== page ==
The Kd values of wild type and mutant DnaK proteins were determined using a fluorescently labeled peptide σ32-Q132–Q144-C-IAANS. a, DnaK in the ADP state. b, DnaK in the ATP state. Black circles, DnaK+; red triangles, DnaK-M404A; blue inverted triangles, DnaK-A429W; purple diamonds, DnaK-M404A/A429W; green squares, DnaK-V436F. c, Comparison of the dissociation constants of wild type and mutant DnaK–ADP and DnaK–ATP for a series of different peptides; σ32-Q132–Q144-C (QRKLFFNLRKTKQC; black), σ32-M195–N207-C (MAPVLYLQDKSSNC; magenta), σ32-E115–A127-C(L118A) (EYVARNWRIVKVAC; cyan), a-p1 (CALLQSR; green). Circles, DnaK+; triangles, DnaK-M404A; inverted triangles, DnaK-A429W; diamonds, DnaK-M404A/A429W. Linear regression analysis of the Kd values gave a correlation coefficient of 0.9618.

Table 1: Kinetic constants for the DnaK–σ32 interaction
Table 2: Kinetic constants for the interaction of DnaK with peptide substrates

The Kd values for DnaK(2–538) in the ADP state in complex with σ32 and 3H-peptide C were 5- and 7-fold larger than those of wild type DnaK, respectively (Table 1; Fig. 2a). These increases in Kd for DnaK(2–538) resulted mainly from a 5- to 8.5-fold accelerated koff (Table 1; Fig. 2b), while the calculated kon for DnaK(2–538) was almost identical to that of wild type DnaK (Tables 1, 2). ATP strongly increased substrate release for DnaK(2–538) and wild type DnaK (Fig. 2c), indicating that ATP leads to a further decrease in affinity for substrates.

The Kd values for the three arch mutants in the ADP state in complex with peptide σ32-Q132–Q144-C-IAANS and peptide substrates were 2- to 7-fold larger than that of the wild type, indicating that the arch makes a significant contribution to substrate affinity. The arch mutants interacted with σ32 in the manner as predicted (Table 1) — that is, opening of the arch (DnaK-M404A) increased the koff with little effect on the kon, while indroducing steric hindrance (DnaK-A429W) mainly decreased the kon. Unexpectedly, however, the koff for the complex of DnaK-A429W with σ32 was slightly increased instead of decreased. This may indicate that the Trp residue weakens the closed conformation as defined by a closed arch and a closed lid (Fig. 1a), possibly by interfering sterically with the interactions between the helical lid and the outer loops (latch; as described in Fig. 1a). The double DnaK-M404A/A429W mutant showed intermediary effects on both kon and koff, suggesting that the effects of the two mutations compensate for each other. For all the complexes of the arch mutants with the σ32-Q132–Q144-C-IAANS peptide, the decrease in Kd was mainly caused by an increased koff. This also supports the idea that the Trp residue in DnaK-A429W and DnaK-M404A/A429W interferes sterically with the closing mechanism, — that is, the arch formation and the interaction of the lid with the outer loops. The role of steric hindrance in substrate binding does not seem to be as important for the peptide as for σ32, probably because of the higher diffusional mobility and flexibility of the peptides (Fig. 3; Table 2).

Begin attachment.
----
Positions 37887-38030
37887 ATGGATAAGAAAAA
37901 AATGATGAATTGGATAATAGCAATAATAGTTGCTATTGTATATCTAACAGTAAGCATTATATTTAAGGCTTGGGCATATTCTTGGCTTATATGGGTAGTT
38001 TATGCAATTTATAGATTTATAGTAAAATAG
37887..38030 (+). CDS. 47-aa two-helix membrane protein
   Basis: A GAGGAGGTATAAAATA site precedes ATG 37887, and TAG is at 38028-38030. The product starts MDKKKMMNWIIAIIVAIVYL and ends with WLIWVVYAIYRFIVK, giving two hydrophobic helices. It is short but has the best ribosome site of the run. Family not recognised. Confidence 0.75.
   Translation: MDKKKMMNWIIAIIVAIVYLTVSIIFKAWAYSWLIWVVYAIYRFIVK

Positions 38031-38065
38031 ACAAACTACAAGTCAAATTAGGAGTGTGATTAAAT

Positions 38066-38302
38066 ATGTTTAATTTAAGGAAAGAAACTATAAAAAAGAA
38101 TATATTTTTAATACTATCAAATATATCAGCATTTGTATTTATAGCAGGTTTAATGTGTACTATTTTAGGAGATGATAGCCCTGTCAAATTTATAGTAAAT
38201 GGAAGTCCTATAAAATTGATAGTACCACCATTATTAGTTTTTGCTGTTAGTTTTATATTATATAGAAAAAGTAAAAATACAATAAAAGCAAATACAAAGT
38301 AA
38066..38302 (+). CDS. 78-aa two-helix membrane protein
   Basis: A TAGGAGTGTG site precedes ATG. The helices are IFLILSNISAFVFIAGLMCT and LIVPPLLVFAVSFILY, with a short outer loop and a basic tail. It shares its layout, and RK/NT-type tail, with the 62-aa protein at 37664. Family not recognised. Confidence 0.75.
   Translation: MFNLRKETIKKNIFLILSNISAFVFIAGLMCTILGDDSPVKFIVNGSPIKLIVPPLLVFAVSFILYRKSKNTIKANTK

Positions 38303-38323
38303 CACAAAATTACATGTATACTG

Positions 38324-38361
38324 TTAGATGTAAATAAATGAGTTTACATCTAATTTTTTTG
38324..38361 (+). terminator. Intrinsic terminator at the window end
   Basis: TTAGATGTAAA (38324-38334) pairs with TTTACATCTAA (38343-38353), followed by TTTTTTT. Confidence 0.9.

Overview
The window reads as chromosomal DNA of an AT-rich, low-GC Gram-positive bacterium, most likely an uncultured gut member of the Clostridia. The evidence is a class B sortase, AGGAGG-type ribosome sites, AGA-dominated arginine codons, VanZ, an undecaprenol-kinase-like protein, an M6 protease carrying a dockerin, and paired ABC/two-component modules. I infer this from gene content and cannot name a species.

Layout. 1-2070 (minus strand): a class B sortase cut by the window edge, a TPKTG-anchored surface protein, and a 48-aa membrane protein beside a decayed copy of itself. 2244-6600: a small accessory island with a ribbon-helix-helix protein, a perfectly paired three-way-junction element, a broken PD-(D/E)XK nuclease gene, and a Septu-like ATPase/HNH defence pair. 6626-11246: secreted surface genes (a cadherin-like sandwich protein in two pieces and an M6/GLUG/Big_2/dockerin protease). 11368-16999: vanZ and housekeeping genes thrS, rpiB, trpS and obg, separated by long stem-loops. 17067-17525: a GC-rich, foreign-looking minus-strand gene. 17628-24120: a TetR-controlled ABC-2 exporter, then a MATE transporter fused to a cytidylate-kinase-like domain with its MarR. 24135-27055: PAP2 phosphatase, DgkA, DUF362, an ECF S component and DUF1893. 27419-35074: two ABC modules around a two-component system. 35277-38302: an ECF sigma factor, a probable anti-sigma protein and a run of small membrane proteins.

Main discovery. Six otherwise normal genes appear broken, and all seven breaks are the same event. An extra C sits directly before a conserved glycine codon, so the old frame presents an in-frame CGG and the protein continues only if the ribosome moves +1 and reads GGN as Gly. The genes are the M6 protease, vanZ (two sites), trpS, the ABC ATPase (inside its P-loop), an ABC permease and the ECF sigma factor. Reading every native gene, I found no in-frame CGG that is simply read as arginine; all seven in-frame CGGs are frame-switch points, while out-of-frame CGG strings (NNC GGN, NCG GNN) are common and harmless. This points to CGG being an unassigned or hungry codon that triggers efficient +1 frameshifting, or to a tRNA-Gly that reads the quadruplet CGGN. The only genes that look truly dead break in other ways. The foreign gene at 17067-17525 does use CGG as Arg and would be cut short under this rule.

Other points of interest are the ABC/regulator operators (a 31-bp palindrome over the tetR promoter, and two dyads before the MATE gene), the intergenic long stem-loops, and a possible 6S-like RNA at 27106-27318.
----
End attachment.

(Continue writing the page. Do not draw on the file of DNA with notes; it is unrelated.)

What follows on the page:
In the ATP state, the Kd of the DnaK–σ32-Q132–Q144-C-IAANS complex was increased 3.5- to 6-fold for the arch mutants compared to wild type (Table 2); this resulted from a 4- to 5-fold decrease in kon. The finding that kon decreased even for DnaK-M404A is consistent with Met 404 having a role in making initial substrate contacts.

To test whether the arch and lid act synergistically, we measured the Kd and koff of the lid truncated arch mutant DnaK(2–538)-M404A binding to σ32 in the ADP state. The Kd and koff values increased 6.6- and 12-fold, respectively, compared to wild type. This indicates that the effects of this mutant on Kd and koff are additive rather than synergistic. The binding parameters of this mutant protein to fluorescently or radioactively labeled peptide were not determined because of a lack of fluorescent signal and very fast koff rates. In summary, these data indicate that the lid and the arch both influence the kinetics of substrate binding and release. Furthermore, they affect substrate binding in an additive manner.

Correlation of Kd values in ADP and ATP states

A comparison of the Kd values for wild type DnaK–ADP and DnaK–ATP binding to σ32-Q132-Q144-C-IAANS revealed that ATP increases the Kd by 20-fold, which is consistent with other studies2,15,16,17. The increase in Kd values for all tested DnaK mutants in the ADP state was smaller than that of wild type (2- to 7-fold; Tables 1, 2). Thus, additional conformational changes in the β-sandwich domain are necessary for the ATP-driven opening of the SBC.